- Energy companies are taking their fracking operations from the land to the sea - the deep waters off the U.S., South American and African coast - as advances in technology and vast offshore discoveries finally have combined to make large scale deepwater fracking feasible.
- The big play is in the Gulf of Mexico, where wells more than 100 miles from the coastline must traverse water depths of a mile or more and can cost nearly $100M to drill - a potential boon for oil service providers such as Halliburton (NYSE:HAL), Baker Hughes (NYSE:BHI) and Superior Energy (NYSE:SPN), and major producers such as Chevron (NYSE:CVX), Shell (RDS.A, RDS.B) and BP could reap billions of dollars over time as fracking helps boost crude output.
- At sea, wastewater from fracked wells is dumped overboard into the vast Gulf, where dilution renders it harmless, companies and regulators say; but "nobody knows what they’ve been discharging and in what amounts," according to the oceans director for the Center for Biological Diversity.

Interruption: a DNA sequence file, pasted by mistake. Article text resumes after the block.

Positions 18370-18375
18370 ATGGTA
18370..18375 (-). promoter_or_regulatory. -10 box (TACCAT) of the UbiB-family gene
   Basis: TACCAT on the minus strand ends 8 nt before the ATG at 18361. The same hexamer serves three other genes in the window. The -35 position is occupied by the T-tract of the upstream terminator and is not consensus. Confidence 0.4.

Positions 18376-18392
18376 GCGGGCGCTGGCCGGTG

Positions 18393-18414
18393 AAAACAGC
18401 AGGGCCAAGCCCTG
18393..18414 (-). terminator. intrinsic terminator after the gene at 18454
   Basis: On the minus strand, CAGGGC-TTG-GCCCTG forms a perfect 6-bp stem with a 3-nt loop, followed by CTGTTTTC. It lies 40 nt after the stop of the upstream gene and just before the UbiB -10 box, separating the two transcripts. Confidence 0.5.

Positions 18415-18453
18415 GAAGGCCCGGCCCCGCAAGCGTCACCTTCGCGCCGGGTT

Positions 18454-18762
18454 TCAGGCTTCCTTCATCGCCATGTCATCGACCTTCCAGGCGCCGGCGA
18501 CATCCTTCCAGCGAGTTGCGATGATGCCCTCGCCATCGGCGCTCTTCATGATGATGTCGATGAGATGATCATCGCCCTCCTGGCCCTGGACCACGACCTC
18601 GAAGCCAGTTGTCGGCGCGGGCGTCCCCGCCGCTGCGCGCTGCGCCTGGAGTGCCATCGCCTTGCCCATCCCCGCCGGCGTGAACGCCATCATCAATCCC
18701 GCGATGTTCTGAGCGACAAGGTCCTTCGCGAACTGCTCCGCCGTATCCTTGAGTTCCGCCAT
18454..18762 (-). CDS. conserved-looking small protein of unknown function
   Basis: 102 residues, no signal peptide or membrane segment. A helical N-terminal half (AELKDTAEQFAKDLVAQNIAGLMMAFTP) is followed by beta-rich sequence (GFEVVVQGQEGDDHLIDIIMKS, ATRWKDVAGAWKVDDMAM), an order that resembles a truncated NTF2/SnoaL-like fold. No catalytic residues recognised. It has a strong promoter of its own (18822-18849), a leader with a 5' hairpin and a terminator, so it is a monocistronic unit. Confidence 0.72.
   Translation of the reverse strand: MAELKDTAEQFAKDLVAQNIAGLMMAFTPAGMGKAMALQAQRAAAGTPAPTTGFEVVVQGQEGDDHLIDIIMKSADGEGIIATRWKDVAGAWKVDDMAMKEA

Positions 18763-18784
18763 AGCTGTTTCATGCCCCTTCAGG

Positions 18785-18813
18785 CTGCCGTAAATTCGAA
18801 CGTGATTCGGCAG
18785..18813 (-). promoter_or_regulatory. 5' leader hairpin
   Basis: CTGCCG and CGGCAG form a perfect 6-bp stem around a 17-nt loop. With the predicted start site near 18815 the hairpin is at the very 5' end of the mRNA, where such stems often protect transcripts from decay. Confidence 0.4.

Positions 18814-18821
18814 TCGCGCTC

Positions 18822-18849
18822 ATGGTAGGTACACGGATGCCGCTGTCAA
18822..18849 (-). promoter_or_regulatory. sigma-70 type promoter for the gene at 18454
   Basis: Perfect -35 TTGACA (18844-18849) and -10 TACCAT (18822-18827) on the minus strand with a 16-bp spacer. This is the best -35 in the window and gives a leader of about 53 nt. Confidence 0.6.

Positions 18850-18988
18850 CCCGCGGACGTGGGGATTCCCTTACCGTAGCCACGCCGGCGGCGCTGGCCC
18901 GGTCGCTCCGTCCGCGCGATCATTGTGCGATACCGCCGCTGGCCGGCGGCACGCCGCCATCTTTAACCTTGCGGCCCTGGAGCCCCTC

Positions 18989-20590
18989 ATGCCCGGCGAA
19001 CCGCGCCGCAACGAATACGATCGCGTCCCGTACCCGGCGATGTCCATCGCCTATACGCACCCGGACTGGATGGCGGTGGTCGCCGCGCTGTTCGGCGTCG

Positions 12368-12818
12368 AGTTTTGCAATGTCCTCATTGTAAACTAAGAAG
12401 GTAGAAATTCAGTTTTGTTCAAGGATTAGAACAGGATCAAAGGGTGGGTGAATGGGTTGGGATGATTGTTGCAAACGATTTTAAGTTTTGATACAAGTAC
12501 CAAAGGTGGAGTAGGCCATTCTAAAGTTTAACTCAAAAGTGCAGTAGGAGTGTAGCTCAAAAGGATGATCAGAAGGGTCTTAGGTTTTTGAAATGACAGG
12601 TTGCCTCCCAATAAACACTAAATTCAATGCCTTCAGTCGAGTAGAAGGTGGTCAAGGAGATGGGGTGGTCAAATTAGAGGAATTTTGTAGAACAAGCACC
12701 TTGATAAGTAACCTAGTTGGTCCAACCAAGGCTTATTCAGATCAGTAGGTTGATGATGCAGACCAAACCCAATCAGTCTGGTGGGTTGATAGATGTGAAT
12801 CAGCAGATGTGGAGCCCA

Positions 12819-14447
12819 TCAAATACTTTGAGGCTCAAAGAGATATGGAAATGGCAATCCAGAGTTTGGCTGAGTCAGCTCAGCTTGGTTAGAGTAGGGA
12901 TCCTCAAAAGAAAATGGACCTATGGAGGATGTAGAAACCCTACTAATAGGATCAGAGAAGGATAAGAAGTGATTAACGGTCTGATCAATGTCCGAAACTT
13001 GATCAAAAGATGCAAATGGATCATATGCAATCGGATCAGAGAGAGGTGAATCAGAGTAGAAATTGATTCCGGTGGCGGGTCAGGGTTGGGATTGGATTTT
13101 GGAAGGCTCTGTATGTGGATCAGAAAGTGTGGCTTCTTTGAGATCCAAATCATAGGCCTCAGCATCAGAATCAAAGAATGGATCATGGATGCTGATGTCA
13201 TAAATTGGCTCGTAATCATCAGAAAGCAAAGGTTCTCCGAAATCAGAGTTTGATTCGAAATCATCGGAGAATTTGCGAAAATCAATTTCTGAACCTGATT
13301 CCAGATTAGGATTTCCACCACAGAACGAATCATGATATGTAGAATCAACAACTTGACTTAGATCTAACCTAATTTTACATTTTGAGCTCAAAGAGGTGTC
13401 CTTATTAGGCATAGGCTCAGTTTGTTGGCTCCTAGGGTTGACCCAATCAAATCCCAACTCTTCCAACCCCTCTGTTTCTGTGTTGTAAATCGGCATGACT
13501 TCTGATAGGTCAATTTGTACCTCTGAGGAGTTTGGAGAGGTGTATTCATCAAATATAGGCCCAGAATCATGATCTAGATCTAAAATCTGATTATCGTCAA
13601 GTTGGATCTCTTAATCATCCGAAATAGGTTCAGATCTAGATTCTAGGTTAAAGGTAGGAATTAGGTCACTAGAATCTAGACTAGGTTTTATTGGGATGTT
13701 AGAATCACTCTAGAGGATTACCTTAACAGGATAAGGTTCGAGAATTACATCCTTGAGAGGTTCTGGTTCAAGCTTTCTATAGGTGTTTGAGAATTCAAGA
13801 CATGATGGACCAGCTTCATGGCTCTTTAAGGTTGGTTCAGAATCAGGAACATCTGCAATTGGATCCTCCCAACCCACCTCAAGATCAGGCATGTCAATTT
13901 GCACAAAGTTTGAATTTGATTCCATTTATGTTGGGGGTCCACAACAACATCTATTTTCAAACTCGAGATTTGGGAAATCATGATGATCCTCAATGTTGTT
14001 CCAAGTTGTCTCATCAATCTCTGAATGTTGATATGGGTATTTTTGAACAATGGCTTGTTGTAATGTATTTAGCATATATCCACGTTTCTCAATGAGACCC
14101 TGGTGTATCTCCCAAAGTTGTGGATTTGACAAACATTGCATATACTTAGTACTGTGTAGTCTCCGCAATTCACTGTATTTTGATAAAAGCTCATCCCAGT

The next frontier for offshore drilling: deepwater fracking
From other sites
at MarketRealist.com (Apr 11, 2015)
at Zacks.com (Apr 8, 2015)
at MarketWatch.com (Apr 7, 2015)
Oil & Gas Stock Roundup: Chesapeake Reduces Capex Budget, Halliburton Plans $10B Asset Sales - Analyst Blogat Zacks.com (Mar 24, 2015)
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